We linger on the walk to school because we spy the Pileated Woodpecker.
We stop to take note of his joyful, loud pecking that reverberates through the woods and up the path to school. We stand there to observe the bright red head with the stunning white markings down his neck and on the underside of his wings.
Along the path, in the same space of joy, we lean in to enjoy the progress of the Robin eggs. But no. They aren’t there. It’s an empty, ravaged nest. The eggs have been destroyed and the nest abandoned. As simple as that, a crow, a snake, or a chipmunk feasted. We don’t know who or why or how. So we say, “Things like this happen.”
In the same space of joy, the woodpecker and the abandoned nest.
I think about the joy of the new bundles of energy, those puppies still learning to take obedient walks in the neighborhood. It was a dog party this morning; we greeted at least six dogs. In the joyful space of morning salutations, I learn of a son’s Bar Mitzvah passage from Leviticus 19:9-10:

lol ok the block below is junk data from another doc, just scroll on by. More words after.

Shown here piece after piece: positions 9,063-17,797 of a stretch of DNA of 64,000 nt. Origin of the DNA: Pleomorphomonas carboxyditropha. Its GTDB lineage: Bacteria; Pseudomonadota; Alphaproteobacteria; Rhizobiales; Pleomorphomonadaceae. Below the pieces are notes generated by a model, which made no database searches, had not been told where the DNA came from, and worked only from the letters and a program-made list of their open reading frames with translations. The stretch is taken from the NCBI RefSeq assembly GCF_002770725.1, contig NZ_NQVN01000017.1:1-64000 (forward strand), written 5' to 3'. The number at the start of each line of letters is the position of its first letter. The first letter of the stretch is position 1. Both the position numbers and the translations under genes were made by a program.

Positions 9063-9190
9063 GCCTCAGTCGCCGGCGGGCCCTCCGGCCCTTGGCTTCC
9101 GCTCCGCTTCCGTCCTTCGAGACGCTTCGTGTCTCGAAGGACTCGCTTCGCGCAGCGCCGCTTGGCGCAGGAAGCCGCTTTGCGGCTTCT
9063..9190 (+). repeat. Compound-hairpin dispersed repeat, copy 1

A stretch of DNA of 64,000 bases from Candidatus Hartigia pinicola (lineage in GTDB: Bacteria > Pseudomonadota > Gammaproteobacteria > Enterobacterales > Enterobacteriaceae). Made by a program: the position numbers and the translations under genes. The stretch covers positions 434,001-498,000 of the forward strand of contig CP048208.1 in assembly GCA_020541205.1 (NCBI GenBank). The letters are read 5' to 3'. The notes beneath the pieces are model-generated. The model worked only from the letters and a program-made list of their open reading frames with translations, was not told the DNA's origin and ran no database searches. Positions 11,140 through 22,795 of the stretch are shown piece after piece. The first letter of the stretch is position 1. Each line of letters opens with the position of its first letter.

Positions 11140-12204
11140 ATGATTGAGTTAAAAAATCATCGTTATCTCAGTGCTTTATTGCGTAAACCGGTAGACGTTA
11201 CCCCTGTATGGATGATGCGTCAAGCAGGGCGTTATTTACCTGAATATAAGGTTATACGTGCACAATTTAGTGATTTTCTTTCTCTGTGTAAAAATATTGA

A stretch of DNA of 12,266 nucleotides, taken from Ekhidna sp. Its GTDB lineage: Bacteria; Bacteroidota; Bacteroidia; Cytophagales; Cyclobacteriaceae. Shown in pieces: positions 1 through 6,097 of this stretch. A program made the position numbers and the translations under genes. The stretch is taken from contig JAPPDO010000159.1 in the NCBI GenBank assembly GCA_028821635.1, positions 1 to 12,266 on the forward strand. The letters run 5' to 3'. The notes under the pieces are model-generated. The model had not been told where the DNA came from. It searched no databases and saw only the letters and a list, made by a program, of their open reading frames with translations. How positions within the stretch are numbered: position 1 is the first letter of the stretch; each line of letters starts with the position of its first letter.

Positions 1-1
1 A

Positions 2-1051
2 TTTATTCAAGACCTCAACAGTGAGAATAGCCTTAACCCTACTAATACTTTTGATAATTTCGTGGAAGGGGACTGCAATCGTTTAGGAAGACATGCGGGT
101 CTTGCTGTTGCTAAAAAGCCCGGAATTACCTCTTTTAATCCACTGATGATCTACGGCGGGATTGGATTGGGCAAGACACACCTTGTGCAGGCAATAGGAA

When you reap the harvest of your land, do not reap to the very edges of your field or gather the gleanings of your harvest. Do not go over your vineyard a second time or pick up the grapes that have fallen. Leave them for the poor and the foreigner. I am the Lord your God.
As the dogs pull the neighbors onward and home, I’m left with the joy of considering what I leave behind for others to glean from my ordinary living. I think of living with reserves to bless others. I feel the joyful rightness of living as one not reaping to the edges of my life.
And then, in the same space of joy, my husband and I watch as a couple walks their aged dog, Belle, for her last walk in this life. It’s her time to depart from us today. As the Amish would say, “Her life was complete.” We cry on the front porch and wave goodbye to Belle.
It’s suddenly the saddest thing of the morning to see a dog take her last walk. We want to stand and cheer for her–for all her living and loving and chasing and doggy life–but it’s a moment to be still.
She wasn’t our dog, but she also was. The eggs weren’t ours, but they were. We’ll think about these things as we walk together for a thousand more miles of joy and sorrow, joy and sorrow. In the same space of joy, we’ll have so many moments together like this.
What a beautiful life lived together because we haven’t reaped to the edges. We have reserves to share of ourselves each new morning on this ordinary walk to school.